Self-compassion is teaching me I am just as human, just as valuable, as everyone else. She is showing me how to care for myself, forgive myself, and receive healing. She is teaching me to love and value myself.” I take a deep, slow breath, right down into my abdomen. “And I feel whole. And I can give myself permission to rest. And to have fun. And I can then also let this transforming love and help flow gladly and generously to others.”


“Deny yourself” was such a powerful part of the religious conditioning I received as a child, teen and grown woman in the Evangelical context and particular family and community I grew up in. I think gender had a large part to play in this, as the message was still, “Leadership in the church is male”. Only men could have the status of priest/minister/elder in the churches I was a part of, and women were described as the “Helpmate” of her spouse. Women and girls were encouraged to serve, but always ultimately under the authority of a man.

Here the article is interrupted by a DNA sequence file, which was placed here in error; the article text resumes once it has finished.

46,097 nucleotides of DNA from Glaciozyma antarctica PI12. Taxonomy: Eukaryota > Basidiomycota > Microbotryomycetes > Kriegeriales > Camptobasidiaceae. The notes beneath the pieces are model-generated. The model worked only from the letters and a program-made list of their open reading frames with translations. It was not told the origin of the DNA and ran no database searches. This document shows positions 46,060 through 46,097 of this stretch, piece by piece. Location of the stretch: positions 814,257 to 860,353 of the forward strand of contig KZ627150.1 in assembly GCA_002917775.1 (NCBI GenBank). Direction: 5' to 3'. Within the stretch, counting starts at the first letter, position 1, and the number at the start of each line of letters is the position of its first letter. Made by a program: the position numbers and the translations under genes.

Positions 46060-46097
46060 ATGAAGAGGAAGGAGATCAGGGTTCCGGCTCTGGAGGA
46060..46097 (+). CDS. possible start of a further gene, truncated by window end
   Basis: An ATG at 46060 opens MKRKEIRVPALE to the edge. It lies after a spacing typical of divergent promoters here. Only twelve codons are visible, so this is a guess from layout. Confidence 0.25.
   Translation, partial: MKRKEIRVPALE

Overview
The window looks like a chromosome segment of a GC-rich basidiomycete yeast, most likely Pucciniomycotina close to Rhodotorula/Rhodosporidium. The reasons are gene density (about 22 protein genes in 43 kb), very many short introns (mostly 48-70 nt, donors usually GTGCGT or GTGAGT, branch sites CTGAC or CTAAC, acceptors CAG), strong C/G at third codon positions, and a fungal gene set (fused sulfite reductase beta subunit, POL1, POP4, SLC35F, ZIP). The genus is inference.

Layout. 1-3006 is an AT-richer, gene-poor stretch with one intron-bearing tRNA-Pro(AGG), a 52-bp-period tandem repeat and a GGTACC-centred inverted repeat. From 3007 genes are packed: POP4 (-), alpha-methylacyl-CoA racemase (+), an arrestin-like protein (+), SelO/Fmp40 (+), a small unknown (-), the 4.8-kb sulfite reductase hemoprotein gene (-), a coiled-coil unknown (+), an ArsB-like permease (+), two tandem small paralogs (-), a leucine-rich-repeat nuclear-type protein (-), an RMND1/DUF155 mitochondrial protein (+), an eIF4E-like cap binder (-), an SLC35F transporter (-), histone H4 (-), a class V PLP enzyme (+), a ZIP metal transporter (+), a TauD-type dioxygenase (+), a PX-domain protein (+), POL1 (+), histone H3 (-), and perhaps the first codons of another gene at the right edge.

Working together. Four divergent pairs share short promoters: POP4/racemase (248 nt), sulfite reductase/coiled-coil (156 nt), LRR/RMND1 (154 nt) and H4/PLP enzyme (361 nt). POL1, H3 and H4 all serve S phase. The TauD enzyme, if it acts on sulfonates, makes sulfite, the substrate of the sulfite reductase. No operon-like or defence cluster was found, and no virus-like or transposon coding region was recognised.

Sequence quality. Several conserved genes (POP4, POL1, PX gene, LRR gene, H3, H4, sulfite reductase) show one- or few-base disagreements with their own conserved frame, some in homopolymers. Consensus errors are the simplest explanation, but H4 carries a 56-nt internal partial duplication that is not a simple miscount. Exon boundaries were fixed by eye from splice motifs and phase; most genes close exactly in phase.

The perfect woman was one who served tirelessly and unconditionally, happy to be unnoticed and unappreciated. The more she did, and the more unobtrusively she did it, the greater her reward would be in heaven. She did not have needs, and certainly not wants. She deferred to others as default.  To be holy, was to be utterly unselfish.